Usually, it works this way: The CFL season ends and coaches begin spinning off in all directions like satellites headed for deep space.
Corey Chamblin leaves the Hamilton Tiger-Cats for the Saskatchewan Roughriders; Scott Milanovich bolts from the Montreal Alouettes for the Toronto Argonauts; Chris Jones leaves the Calgary Stampeders for Toronto when he wasn't even offered a job (not officially).
But what's happened this off-season has gone beyond the realm of normalcy.
Rarely, if ever, have two of the top quarterbacks in the league been traded from one provincial rivalry to another. And yet, there they are: Ricky Ray, formerly of the Edmonton Eskimos, now the Argonauts starter, with Henry Burris, formerly of the Stampeders, now with the Tiger-Cats.
The two veterans were moved in deals involving two other quarterbacks – Steven Jyles to Edmonton and Kevin Glenn to Calgary. Toss in Drew Tate's full ascension in Calgary (and who knows what transpires with Buck Pierce, the Winnipeg Blue Bombers' pending free agent) and it means at least half the teams in the CFL will be showcasing new quarterbacks to open the 2012 season.
That's a huge turnover. But which teams have benefited and which have taken a step back?
In Hamilton, Burris, 36, represents a short-term upgrade. He still possesses a strong arm and the ability to use his legs to get out of trouble. He knows the league and he's been surrounded with good coaches throughout his career. But there are worries about his game.
Last season, his inconsistencies from one week to the next angered fans at McMahon Stadium and undermined his confidence. As one rival team official noted: "Henry can still get outside and throw it 60 yards downfield. But last year, you'd see him bounce the ball off the dirt on a 10-yard out. I don't know if that's mechanics or what. He shouldn't be doing that."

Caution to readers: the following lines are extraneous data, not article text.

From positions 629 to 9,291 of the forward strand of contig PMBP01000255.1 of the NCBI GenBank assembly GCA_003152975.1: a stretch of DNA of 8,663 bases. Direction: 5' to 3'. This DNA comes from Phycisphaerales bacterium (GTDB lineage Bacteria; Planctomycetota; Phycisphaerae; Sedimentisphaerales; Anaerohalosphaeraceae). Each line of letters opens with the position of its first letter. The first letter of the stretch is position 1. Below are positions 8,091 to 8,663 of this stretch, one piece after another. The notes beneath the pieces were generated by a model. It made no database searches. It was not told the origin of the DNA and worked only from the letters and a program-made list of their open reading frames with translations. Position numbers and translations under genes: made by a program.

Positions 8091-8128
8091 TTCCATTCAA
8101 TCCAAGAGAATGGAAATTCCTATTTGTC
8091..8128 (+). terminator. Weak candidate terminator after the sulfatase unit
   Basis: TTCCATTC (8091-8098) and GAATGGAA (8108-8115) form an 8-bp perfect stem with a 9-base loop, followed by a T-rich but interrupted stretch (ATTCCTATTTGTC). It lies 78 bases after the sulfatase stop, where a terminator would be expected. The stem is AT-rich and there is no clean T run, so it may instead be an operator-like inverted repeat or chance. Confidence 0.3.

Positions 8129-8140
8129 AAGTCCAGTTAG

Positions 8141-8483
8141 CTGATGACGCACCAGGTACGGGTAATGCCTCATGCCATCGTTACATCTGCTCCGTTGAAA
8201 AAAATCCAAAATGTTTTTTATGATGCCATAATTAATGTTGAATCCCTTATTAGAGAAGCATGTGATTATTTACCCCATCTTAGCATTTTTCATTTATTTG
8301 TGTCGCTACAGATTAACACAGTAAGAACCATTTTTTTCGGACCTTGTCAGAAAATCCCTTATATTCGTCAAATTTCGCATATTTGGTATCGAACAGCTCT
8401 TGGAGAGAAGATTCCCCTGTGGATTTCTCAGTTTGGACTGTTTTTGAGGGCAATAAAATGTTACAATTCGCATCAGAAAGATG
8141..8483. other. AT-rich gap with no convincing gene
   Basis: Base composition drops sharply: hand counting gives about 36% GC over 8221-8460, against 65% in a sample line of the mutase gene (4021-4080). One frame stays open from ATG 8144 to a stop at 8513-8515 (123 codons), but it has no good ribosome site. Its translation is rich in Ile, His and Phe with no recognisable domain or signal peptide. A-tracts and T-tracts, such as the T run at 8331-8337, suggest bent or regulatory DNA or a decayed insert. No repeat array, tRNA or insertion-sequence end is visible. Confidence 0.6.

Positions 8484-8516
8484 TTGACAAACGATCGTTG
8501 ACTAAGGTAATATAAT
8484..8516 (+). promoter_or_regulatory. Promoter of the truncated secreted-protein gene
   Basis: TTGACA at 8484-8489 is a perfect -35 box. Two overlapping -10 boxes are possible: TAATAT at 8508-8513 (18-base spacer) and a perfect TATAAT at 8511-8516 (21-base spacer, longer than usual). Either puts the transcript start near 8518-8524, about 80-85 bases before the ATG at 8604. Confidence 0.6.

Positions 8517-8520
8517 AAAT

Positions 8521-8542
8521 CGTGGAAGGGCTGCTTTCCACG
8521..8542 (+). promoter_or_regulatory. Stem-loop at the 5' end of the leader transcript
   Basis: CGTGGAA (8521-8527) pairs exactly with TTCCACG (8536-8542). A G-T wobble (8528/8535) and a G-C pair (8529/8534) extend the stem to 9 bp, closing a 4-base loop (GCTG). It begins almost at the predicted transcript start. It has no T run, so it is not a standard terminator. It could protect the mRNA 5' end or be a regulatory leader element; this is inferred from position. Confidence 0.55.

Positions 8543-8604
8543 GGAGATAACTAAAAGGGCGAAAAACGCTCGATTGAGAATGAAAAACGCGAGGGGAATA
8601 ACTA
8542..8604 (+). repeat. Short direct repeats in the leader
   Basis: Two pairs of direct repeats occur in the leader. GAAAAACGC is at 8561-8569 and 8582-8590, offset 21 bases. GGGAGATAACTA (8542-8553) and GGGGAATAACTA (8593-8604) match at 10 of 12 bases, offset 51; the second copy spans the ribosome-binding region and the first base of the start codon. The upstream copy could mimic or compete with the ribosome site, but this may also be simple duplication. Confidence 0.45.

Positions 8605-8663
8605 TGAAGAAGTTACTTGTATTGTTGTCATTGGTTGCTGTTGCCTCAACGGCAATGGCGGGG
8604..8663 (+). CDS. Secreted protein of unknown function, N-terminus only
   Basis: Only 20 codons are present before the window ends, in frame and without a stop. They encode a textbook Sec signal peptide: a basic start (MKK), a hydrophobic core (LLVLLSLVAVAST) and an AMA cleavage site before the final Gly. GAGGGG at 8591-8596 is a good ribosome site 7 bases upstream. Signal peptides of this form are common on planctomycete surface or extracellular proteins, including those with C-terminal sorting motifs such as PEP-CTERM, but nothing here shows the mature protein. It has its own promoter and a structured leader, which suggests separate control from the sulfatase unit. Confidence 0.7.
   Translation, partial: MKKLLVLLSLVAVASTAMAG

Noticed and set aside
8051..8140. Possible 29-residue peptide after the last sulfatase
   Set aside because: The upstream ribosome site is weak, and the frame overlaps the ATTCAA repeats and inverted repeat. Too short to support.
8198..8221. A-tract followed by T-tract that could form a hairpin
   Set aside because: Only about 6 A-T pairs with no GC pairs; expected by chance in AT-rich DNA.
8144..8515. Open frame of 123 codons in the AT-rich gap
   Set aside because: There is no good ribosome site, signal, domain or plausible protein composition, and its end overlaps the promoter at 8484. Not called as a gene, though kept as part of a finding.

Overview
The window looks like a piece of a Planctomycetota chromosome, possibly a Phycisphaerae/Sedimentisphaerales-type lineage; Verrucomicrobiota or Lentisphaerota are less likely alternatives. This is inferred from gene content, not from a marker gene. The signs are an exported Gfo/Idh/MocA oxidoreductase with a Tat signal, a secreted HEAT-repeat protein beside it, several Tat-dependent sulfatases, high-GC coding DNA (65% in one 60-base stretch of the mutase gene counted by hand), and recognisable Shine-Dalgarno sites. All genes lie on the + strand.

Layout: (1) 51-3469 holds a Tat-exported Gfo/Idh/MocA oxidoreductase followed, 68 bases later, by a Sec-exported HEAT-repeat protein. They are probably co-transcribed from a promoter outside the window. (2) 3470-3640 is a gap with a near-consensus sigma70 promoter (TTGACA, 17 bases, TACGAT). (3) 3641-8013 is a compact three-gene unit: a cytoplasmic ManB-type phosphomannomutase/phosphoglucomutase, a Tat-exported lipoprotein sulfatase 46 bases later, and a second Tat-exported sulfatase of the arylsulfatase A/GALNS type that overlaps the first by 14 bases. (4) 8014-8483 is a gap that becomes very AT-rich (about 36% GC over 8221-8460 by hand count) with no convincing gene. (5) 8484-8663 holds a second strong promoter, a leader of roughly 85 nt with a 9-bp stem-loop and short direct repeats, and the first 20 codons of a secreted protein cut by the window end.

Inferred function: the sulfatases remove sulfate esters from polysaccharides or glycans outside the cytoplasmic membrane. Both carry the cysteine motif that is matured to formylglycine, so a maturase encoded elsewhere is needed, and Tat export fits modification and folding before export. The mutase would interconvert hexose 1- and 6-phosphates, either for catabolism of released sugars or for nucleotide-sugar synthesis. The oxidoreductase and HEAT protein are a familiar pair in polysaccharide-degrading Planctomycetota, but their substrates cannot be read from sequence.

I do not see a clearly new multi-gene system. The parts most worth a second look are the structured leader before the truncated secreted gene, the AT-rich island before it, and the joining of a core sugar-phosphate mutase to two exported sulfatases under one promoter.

That Burris struggled so mightily convinced the Stampeders to go with Tate, who was pulled after a mistake-prone start in the November's West Division semi-final. Tate, 27, will get better with experience and Glenn, 32, will serve as a mentor/fill-in. Tate will also benefit from working with Calgary offensive co-ordinator Dave Dickenson.
The chief concern for Burris is he doesn't know who his head coach, offensive co-ordinator or quarterback coach will be. The Ticats haven't a one right now, after firing Marcel Bellefeuille and allowing Khari Jones to jump to Saskatchewan.
The head man could be Winnipeg defensive co-ordinator Tim Burke or maybe Buffalo Bills assistant George Cortez. (One source indicated it would take a lucrative offer to pry Cortez from the Bills, where he is both well-paid and has pension benefits.)
Partnering Burris with the right coach in the right offensive system is imperative – not only for Hamilton to get the most out of this season, but to begin grooming a replacement, too.
Burris's play is sure to be scrutinized against how well Ray does in Toronto. The Argonauts made significant improvements by hiring the offensive-minded Milanovich as head coach, then giving him a two-time Grey Cup champion at quarterback.
Ray could use some help at receiver but, hands down, he'll accomplish more than Jyles managed last season in his limited starts. It's almost impossible to find a CFL coach or general manager outside of Edmonton who believes the Eskimos didn't inflict serious damage on themselves by moving Ray.
Jyles can run better than Ray, but that's the extent of it. Don't be surprised if the recycled Kerry Joseph gets more playing time than expected as the Eskimos' No. 1 pivot. He and Edmonton GM Eric Tillman won a Grey Cup together with Saskatchewan in 2007.
So if you're keeping tabs at home, here's how to chart the CFL's quarterback scene:
Unchanged and settled: B.C. Lions with Travis Lulay; Montreal Alouettes with Anthony Calvillo; Saskatchewan Roughriders with Darian Durant.
Winners: Toronto Argonauts, big time; Hamilton Tiger-Cats, with a few caveats; Calgary Stampeders, for sticking with Tate.
Uncertain: Winnipeg Blue Bombers. A new contract may make Pierce happy, but can it keep him healthy?
Loser until proven otherwise, which could be a long time running: Edmonton Eskimos.